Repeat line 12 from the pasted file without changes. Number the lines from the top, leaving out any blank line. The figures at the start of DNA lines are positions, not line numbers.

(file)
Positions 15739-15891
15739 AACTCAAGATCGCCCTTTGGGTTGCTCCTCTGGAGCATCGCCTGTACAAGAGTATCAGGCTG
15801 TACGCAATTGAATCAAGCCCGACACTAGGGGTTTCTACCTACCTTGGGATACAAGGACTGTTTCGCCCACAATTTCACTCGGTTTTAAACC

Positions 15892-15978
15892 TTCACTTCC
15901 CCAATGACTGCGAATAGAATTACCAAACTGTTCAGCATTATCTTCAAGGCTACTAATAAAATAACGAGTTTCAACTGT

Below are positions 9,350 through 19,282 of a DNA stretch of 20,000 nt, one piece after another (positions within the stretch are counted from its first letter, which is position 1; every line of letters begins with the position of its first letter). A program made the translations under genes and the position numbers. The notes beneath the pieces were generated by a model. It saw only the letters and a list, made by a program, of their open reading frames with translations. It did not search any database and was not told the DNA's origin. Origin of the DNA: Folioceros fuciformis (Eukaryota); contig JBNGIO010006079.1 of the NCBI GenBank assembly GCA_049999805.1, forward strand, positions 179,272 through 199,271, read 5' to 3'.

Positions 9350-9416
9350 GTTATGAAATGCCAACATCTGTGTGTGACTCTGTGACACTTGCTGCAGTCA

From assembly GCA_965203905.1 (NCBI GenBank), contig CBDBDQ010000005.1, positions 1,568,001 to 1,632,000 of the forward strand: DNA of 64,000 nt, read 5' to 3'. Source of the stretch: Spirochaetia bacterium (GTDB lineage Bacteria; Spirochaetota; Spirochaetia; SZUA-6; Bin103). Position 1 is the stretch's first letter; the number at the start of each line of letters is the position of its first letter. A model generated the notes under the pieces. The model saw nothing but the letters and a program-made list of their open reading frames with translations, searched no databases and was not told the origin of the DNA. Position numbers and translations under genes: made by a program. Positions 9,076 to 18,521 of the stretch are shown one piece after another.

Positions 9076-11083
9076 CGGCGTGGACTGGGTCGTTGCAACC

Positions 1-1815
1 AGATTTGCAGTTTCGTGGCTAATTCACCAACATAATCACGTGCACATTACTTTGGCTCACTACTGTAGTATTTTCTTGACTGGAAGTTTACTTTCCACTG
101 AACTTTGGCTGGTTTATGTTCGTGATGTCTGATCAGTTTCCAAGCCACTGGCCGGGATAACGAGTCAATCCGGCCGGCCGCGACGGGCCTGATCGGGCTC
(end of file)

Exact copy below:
9076 CGGCGTGGACTGGGTCGTTGCAACC